LAS VEGAS—A month after a string of deadly incidents, the number of nursing homes in Nevada has reached a record high.
More than 20 nursing homes have closed their doors and have reopened, including three that reopened on Wednesday, with more expected to follow.
At least two more nursing homes are on track to reopen in the coming weeks.
And in the meantime, many people in southern Nevada are finding it increasingly difficult to get a clean nursing home.
In a state that has long been known for its quality of care, Nevada’s record high number of unlicensed nursing homes has put the state at the forefront of a growing national trend.
A recent report by the New York-based Center for Responsible Nursing (CRN) found that Nevada is home to more than 4,000 unlicensed facilities that don’t have a license to practice medicine, nursing, or dental nursing.
Nevada, which has a population of just under 1.3 million, has a per capita rate of nearly 1,200 in 2016, the most recent year for which figures are available.
Nevada also ranks at the bottom of the list of states with the lowest percentage of residents in nursing homes.
Nevada has the lowest number of registered nursing homes, according to the Nevada Department of Health.
The state’s total nursing homes registered with the department are nearly 3,700, according the latest data from the state.
Nevada was one of the first states to legalize the practice of unregistered nursing homes after the 1990s, when Nevada became the first state to adopt regulations for licensing, licensing, and regulation of unqualified nursing homes and home care facilities.
But the practice has remained a problem in the past decade.
According to the CRN report, in the three years after the end of the Clinton administration, Nevada had about 2,200 unlicensed, unlicensed care homes, an increase of more than 5,000 from the previous year.
The number of unsanctioned facilities in Nevada increased by 2,800 from the year 2000 to 2017, the CRNs report found.
The report also found that the number, by state, of un licensed homes increased from 4,500 in 2000 to about 6,000 in 2017.
The increase in unlicensed homes has been accompanied by an increase in the number with no license.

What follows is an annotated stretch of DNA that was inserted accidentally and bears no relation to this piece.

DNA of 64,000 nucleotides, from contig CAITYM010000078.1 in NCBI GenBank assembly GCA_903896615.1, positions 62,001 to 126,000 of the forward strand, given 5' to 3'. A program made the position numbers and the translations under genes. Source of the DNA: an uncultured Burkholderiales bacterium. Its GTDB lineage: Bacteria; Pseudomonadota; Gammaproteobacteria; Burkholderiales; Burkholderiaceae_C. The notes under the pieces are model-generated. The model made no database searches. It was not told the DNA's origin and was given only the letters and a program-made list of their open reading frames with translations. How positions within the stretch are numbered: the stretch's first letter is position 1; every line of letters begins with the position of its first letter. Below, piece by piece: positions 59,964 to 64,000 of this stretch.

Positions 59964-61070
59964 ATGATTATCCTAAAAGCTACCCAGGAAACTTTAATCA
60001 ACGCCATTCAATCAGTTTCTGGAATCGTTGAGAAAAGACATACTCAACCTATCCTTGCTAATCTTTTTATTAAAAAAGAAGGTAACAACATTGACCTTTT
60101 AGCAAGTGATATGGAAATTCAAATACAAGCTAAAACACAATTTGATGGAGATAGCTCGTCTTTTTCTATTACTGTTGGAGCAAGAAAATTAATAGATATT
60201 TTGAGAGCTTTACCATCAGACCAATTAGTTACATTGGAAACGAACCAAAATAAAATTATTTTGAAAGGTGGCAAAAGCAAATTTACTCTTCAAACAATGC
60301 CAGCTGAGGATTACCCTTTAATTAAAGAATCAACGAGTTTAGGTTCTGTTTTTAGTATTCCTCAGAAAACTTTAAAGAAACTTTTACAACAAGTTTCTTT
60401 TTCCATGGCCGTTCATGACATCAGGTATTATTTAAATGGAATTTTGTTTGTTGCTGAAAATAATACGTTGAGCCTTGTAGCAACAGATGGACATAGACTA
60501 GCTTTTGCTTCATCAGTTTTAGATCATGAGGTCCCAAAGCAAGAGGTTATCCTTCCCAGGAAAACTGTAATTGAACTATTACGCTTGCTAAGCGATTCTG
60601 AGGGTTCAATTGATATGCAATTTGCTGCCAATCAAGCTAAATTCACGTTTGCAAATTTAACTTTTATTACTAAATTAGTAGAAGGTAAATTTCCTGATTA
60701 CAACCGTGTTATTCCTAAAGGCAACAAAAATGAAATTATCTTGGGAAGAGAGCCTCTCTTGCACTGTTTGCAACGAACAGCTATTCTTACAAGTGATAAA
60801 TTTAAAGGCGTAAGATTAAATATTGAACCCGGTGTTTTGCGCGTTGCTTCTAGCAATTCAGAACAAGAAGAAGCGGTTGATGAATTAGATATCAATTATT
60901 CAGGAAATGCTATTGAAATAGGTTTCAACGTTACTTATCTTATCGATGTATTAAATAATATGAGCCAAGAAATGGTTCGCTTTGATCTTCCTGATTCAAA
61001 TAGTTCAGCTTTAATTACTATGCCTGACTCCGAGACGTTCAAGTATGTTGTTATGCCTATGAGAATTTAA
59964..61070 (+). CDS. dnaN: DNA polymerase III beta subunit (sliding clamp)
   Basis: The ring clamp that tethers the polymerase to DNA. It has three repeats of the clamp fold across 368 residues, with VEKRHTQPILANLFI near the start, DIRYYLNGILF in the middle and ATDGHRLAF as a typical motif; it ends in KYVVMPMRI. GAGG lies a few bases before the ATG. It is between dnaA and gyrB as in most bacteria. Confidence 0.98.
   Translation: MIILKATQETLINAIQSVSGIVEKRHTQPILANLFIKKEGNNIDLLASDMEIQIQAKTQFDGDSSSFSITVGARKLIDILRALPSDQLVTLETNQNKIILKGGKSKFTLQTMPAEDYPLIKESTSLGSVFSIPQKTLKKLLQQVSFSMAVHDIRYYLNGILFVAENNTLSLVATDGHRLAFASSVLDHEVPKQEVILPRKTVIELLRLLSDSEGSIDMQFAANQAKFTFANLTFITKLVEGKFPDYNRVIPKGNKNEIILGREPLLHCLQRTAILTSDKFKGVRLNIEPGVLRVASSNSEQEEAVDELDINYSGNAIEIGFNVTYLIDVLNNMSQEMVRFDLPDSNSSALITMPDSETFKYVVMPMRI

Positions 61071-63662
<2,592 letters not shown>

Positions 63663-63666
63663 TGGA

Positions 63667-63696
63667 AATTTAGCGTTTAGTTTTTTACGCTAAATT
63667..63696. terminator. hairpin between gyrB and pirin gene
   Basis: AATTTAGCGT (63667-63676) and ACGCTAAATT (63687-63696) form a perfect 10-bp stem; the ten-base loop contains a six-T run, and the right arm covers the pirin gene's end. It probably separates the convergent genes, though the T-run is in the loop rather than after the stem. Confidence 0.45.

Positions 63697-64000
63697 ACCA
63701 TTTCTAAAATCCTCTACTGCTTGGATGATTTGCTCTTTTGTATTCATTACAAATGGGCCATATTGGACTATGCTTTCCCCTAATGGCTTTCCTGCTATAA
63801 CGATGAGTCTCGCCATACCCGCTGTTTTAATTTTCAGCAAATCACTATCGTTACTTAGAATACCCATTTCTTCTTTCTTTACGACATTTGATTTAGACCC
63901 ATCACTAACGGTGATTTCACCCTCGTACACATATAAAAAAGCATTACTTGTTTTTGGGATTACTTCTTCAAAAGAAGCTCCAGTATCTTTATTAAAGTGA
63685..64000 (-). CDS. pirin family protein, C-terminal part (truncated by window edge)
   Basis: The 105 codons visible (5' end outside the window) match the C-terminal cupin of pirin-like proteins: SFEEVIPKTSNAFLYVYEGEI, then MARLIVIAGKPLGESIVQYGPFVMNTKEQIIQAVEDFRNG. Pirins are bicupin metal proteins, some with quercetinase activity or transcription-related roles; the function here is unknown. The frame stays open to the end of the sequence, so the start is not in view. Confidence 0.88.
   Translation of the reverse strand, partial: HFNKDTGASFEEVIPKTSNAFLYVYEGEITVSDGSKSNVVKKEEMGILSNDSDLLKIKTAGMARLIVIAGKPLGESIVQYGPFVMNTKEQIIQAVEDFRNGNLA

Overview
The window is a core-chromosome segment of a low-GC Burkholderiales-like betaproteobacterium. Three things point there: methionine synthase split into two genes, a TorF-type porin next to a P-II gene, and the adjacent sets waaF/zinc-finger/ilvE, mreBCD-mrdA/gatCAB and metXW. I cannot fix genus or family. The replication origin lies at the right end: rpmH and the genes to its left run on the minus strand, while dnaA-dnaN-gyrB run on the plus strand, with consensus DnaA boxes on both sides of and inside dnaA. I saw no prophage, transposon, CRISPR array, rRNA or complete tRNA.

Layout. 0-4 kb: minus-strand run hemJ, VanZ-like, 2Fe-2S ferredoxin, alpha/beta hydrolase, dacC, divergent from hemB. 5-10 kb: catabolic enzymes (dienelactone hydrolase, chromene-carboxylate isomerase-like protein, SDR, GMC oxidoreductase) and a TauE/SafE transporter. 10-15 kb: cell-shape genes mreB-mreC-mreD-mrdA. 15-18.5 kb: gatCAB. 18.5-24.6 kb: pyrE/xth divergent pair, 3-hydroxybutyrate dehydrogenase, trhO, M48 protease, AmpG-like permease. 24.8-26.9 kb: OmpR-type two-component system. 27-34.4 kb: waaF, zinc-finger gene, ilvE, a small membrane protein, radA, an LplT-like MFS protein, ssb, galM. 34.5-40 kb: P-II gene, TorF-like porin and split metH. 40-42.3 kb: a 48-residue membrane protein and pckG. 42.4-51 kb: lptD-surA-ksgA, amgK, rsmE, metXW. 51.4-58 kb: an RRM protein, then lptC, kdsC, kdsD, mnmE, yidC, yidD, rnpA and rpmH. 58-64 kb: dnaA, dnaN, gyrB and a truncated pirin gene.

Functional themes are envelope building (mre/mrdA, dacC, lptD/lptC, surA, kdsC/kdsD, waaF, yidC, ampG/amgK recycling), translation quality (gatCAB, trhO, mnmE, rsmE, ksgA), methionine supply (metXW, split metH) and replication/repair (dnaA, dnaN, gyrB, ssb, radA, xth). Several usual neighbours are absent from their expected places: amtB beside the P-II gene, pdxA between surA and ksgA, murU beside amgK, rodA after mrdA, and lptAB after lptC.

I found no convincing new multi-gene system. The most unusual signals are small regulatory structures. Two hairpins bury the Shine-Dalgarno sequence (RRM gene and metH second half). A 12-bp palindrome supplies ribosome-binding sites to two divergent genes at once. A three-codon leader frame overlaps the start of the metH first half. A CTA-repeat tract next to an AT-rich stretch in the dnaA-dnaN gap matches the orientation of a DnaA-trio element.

According the CRNS, about 3,500 unlicensed people are in nursing facilities in the United States.
Nevada’s unlicensed-care-home population increased to 4,700 people in 2017, according a report by Nevada’s Department of Licensing and Regulation.
The CRN also found Nevada has one of highest per capita rates of unpermitted unlicensed beds in the nation.
In the past five years, the rate of uninspected unlicensed bed occupancy in Nevada jumped from 14.7 percent to 16.4 percent, according its report.
The average number of beds per registered nursing home was 2.25 in 2017 and the average unlicensed unlicensed patient was 5.27.
Nevada is one of several states that have been dealing with the increasing number of untrained care workers who are not properly licensed.
In Nevada, there are nearly 5,600 unlicensed individuals living in unperformed care homes.
The majority of these unlicensed residents are from low-income communities, the report found, citing data from CRN.
Nevada Department, Licensing, Regulation, and Inspections Director Steve Sutter said the department’s office of the director is working to address the issue and has a number of initiatives in the works to make Nevada’s care facilities more safe.
The department is also working to expand the state’s uninspection program to help ensure the safety of the nursing home population and the residents and staff at unlicensed and licensed facilities, he said.
Sutter, who serves on the state Senate’s Health, Labor, and Human Services Committee, said the office of unregistration and licensure are working to make the process easier for the state and the community.
Sutters said the state has received numerous reports about unlicensed home care workers, who can have a range of disabilities, including hearing loss and learning disabilities.
“We are trying to do everything we can to educate the public and educate those who are untrained on the care they are providing,” he said in a press conference Wednesday.
The health department said it is taking the steps it can to address unlicensed health care workers and unlicensed residential care facilities by taking measures to make it easier for people with special needs to enter and work in a home, by increasing the number and scope of inspections of unregulated nursing homes across the state, and by enforcing the rules for the licensing and unregistry of licensed care homes to make certain that the state does not allow unlicensed practitioners to practice in a licensed home.
The secretary also said the Nevada Health Care Financing Program has issued a $4.5 million grant to the Southern Nevada Healthcare